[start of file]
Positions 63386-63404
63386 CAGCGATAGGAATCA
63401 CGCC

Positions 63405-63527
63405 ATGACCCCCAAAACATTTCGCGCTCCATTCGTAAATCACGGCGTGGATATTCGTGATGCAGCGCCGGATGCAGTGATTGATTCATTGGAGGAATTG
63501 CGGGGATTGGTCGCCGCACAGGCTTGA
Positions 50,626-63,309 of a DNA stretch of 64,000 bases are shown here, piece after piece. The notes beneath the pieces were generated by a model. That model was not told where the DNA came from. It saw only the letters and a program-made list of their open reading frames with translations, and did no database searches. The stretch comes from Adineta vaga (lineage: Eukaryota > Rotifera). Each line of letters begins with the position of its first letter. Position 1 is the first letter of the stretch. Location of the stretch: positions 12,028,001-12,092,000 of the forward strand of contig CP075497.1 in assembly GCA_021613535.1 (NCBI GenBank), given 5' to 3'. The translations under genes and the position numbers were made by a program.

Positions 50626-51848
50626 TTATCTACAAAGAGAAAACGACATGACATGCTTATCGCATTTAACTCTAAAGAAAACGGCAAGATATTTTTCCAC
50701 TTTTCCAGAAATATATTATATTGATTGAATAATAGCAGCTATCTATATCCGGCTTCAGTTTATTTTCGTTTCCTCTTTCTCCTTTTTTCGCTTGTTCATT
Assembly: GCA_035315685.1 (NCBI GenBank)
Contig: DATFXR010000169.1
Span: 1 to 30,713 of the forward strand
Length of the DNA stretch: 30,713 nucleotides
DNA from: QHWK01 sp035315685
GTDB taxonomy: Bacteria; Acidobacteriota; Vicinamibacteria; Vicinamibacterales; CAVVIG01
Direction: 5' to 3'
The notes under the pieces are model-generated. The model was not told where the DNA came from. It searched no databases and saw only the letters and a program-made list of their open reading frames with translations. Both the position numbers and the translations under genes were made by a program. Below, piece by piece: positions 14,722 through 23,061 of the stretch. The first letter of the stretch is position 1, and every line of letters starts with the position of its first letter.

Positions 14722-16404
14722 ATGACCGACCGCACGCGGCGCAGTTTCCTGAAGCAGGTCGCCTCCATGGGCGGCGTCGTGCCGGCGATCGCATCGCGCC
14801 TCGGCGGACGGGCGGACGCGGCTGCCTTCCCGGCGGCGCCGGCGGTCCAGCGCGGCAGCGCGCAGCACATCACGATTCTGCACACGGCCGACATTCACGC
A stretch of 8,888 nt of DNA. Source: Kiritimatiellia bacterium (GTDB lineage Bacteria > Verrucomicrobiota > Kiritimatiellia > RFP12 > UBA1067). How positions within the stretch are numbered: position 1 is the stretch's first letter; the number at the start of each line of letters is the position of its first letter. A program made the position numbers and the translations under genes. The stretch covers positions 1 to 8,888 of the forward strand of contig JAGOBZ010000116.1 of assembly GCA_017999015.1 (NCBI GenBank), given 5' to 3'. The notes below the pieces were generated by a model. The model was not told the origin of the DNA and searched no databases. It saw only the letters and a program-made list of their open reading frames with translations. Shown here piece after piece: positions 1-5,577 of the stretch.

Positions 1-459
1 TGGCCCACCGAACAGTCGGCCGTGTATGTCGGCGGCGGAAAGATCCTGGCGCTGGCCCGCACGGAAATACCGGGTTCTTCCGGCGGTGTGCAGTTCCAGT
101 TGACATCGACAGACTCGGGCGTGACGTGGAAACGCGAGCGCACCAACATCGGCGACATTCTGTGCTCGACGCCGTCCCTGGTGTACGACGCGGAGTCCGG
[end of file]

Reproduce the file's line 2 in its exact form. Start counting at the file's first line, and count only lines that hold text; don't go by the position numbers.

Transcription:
63386 CAGCGATAGGAATCA